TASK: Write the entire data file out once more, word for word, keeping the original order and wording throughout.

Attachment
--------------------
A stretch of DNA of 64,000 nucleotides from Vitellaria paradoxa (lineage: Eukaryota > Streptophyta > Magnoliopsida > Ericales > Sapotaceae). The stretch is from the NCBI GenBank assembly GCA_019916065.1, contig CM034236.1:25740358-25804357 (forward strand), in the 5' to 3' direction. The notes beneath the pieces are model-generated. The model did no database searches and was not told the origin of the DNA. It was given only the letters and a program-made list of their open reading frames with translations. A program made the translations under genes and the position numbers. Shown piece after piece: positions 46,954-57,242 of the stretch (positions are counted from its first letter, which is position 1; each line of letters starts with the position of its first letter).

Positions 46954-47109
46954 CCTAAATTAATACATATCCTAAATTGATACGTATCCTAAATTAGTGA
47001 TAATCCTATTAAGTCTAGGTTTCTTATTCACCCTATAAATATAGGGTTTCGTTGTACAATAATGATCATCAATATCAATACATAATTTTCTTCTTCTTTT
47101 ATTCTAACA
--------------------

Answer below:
A stretch of DNA of 64,000 nucleotides from Vitellaria paradoxa (lineage: Eukaryota > Streptophyta > Magnoliopsida > Ericales > Sapotaceae). The stretch is from the NCBI GenBank assembly GCA_019916065.1, contig CM034236.1:25740358-25804357 (forward strand), in the 5' to 3' direction. The notes beneath the pieces are model-generated. The model did no database searches and was not told the origin of the DNA. It was given only the letters and a program-made list of their open reading frames with translations. A program made the translations under genes and the position numbers. Shown piece after piece: positions 46,954-57,242 of the stretch (positions are counted from its first letter, which is position 1; each line of letters starts with the position of its first letter).

Positions 46954-47109
46954 CCTAAATTAATACATATCCTAAATTGATACGTATCCTAAATTAGTGA
47001 TAATCCTATTAAGTCTAGGTTTCTTATTCACCCTATAAATATAGGGTTTCGTTGTACAATAATGATCATCAATATCAATACATAATTTTCTTCTTCTTTT
47101 ATTCTAACA